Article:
Power requirement is the single largest individual cost factor for a customer’s colocation in Vietnam when buying a rack from a DC vendor.
It can also be a minefield to navigate and understand exactly what you will actually need – it is not always easy to estimate the requirements of a new rack deployment, and many factors can affect your overall power consumption.
Understand your requirements upfront
Many first-time colocation buyers assume that estimating your power requirements is as simple as taking the manufacturer-provided wattage requirements of each of your servers and then adding the numbers up. Actually, this is an easy way to overpay, as those numbers are upper thresholds and usually only ever reached at 100% utilization.
Other buyers turn to online calculators, some of which are quite sophisticated. But they are not infallible either – you still need to factor in your business’ unique consumption patterns and the surrounding DC environment, which can have a significant impact on power draw. The less powerful or effective the colocation Vietnam Hanoi cooling system, for example, the more work your servers’ fans may have to do themselves to attempt to maintain lower temperatures and airflow internally.
Finally, it is hard to know exactly how much power you need until your servers are up and running in situ. If you are unsure, you can arrange with your vendor to start with a small amount of power, manage your consumption over a given timeframe, and then scale up if necessary – though the ability to work in this way will of course depend on your vendor’s willingness to offer you that flexibility from day one to help you out in the long run.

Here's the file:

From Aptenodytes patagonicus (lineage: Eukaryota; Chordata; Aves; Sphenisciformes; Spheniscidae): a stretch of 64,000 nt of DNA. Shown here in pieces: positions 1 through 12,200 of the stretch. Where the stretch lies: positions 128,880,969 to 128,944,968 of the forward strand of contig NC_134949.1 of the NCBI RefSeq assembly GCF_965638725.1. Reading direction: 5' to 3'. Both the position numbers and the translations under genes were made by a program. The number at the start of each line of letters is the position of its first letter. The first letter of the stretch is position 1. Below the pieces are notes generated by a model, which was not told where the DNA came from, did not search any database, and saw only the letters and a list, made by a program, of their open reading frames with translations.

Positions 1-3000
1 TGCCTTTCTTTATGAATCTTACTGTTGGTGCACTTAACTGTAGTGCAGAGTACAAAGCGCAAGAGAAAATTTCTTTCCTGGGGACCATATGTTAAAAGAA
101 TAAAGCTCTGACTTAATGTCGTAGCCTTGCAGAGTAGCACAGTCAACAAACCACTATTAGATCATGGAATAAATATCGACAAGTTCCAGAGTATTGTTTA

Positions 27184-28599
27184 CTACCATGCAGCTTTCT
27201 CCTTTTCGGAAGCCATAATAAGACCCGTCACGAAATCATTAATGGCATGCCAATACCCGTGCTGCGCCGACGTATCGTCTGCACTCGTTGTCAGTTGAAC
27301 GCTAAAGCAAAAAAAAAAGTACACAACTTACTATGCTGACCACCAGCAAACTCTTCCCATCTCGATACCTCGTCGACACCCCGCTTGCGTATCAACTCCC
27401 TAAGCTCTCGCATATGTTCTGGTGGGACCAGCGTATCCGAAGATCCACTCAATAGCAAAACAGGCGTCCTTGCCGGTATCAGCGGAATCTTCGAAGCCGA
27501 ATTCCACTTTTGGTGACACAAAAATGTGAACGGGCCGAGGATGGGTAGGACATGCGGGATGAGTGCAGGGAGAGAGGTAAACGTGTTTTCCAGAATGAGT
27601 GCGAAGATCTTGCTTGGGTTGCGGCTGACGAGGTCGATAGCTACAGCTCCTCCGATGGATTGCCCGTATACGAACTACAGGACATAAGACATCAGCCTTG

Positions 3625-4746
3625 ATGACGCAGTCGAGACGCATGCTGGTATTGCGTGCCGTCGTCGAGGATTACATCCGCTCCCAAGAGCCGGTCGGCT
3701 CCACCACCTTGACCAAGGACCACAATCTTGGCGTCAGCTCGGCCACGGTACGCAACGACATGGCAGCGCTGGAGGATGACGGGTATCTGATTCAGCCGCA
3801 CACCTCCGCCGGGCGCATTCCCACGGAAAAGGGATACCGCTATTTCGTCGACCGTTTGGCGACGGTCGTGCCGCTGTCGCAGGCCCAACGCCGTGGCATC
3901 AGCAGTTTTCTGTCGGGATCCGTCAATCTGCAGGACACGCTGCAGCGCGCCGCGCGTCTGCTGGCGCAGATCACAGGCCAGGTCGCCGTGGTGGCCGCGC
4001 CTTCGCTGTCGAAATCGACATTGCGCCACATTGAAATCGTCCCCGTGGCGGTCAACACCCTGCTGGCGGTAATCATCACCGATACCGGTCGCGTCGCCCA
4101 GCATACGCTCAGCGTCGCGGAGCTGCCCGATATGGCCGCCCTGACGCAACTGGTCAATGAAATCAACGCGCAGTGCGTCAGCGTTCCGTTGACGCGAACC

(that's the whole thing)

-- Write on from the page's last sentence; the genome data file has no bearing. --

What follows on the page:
A colocation DC will always use a large amount of power for supporting infrastructure, so be aware that higher-than-necessary running costs for your vendor, through an aversion to invest the capital into more efficient technologies, may eventually translate into higher overall bills for your rack space.
Many buyers look to power usage effectiveness for an indication of these running costs. This is calculated by dividing the total power consumption of the DC by the amount used specifically by IT equipment within the facility, and a lower PUE is regarded as preferable.
However, be aware this isn’t the be-all and end-all, and is often used more as a marketing tool rather than a sophisticated measure of colocation Vietnam efficiency. In some cases, a higher spend on cooling and other non-IT infrastructure operation is a worthwhile trade-off if the DC is more resilient or provides greater capacity as a result. You can learn more about this in our blog: How important is DC PUE?
For a better idea of a colocation DC’s efficiency, you are recommended visiting the site in person so you can review the quality of power-saving measures like cold aisle containment in the context of their overall resilience. That way, you can reach a more informed conclusion on any bad practices or unnecessary costs in the facility. Don’t end up footing the bill for vendor shortcuts or inefficiencies – always look for best practice in all areas, such as purpose-built cold aisle containment to maximize cooling efficiency.